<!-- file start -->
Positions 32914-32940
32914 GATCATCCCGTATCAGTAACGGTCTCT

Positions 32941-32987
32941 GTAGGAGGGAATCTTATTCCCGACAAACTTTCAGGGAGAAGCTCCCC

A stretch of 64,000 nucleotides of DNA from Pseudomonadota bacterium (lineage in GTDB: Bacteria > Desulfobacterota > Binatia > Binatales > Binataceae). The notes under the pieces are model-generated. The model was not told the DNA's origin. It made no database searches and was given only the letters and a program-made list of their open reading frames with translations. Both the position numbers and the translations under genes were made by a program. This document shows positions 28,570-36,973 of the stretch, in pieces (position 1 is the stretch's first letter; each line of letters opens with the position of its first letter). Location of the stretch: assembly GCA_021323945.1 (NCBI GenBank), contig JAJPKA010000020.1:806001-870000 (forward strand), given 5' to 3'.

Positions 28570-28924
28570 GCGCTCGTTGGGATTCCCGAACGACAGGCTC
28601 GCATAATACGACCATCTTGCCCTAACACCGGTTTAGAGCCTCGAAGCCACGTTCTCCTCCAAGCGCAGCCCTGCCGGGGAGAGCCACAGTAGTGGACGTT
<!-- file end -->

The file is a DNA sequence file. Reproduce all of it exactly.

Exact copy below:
Positions 32914-32940
32914 GATCATCCCGTATCAGTAACGGTCTCT

Positions 32941-32987
32941 GTAGGAGGGAATCTTATTCCCGACAAACTTTCAGGGAGAAGCTCCCC

A stretch of 64,000 nucleotides of DNA from Pseudomonadota bacterium (lineage in GTDB: Bacteria > Desulfobacterota > Binatia > Binatales > Binataceae). The notes under the pieces are model-generated. The model was not told the DNA's origin. It made no database searches and was given only the letters and a program-made list of their open reading frames with translations. Both the position numbers and the translations under genes were made by a program. This document shows positions 28,570-36,973 of the stretch, in pieces (position 1 is the stretch's first letter; each line of letters opens with the position of its first letter). Location of the stretch: assembly GCA_021323945.1 (NCBI GenBank), contig JAJPKA010000020.1:806001-870000 (forward strand), given 5' to 3'.

Positions 28570-28924
28570 GCGCTCGTTGGGATTCCCGAACGACAGGCTC
28601 GCATAATACGACCATCTTGCCCTAACACCGGTTTAGAGCCTCGAAGCCACGTTCTCCTCCAAGCGCAGCCCTGCCGGGGAGAGCCACAGTAGTGGACGTT